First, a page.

The two laws that regulate family and medical leave are the federal Family Medical Leave Act (FMLA) and the California Family Rights Act (CFRA). Under these laws, employers must provide unpaid leave for a worker who has a serious health condition or who needs to care for a family health member with a serious health condition. Under FMLA, employers are allowed to let employees take up to 12 weeks of unpaid leave with their job protected per year. In order to qualify, the employees must have worked 20 or more weeks within the current or previous year. Family members included in the act include the employees:
- Parent or guardian
You should speak with a Los Angeles attorney who specializes in cases related to the Family Medical Leave Act. Rubin Law Corporation has been helping workers in Los Angeles for almost 40 years and is ready to help you understand your rights under California law and the Family Medical Leave Act.
Examples of FMLA Violations
Employers in Los Angeles are prohibited from interfering with or denying an employee’s exercise of, or the attempt to exercise, any right the employee has under FMLA. Violations of the Family Medical Leave Act include refusing to authorize or discourage a Los Angeles employee from going on medical leave. Using an employee’s request for medical leave to justify adverse employment actions is also prohibited. For example, going on medical leave cannot be a factor in whether or not a Los Angeles employee is hired, promoted, or has disciplinary action taken against them.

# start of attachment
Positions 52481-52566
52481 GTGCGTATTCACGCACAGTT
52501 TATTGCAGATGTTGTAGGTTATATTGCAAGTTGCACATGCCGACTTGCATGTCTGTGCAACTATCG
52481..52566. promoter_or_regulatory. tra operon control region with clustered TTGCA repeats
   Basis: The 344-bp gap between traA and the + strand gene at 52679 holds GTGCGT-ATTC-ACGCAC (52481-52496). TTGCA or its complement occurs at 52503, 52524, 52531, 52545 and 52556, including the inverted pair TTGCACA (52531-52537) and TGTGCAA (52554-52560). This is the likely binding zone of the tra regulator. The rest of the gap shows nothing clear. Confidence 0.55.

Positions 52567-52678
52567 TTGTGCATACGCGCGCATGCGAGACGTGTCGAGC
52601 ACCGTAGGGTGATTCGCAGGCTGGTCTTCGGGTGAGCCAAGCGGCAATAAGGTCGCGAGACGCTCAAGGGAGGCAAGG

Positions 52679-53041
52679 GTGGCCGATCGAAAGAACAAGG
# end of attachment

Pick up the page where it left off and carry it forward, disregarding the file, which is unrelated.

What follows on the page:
Termination and Discrimination Upon Return to Work
If you faced discrimination at work, then call 213-224-9774 to speak with an attorney from our employee rights law firm in Los Angeles and to schedule your free consultation. We can advise you on what you need to do and what documents to gather to prove discrimination and wrongful termination.
How Does FMLA Work?
In order to qualify, you must work for a covered employer. You must first put in your request for medical leave under FMLA to your employer as soon as possible before you intend to take your leave. The only exceptions, of course, are when you face a medical emergency or an unforeseeable change in health or circumstances. Whether you are on paid or unpaid leave, you can continue to receive health, life, and supplemental insurance benefits.
What conditions qualify for FMLA leave?
FMLA is available for individuals with serious injuries or conditions who are unable to perform their job duties during the birth or adoption of a child, while caring for a child or foster child, caring for a spouse or parent with a serious health condition or caring for an active duty family member or injured service member. You must have worked for your employer for at least 1250 hours in the last 12 months.
How long can you be on FMLA?
You have up to 12 weeks of leave. Under FMLA, and up to 26 weeks to care for a service member who suffered a serious injury or illness.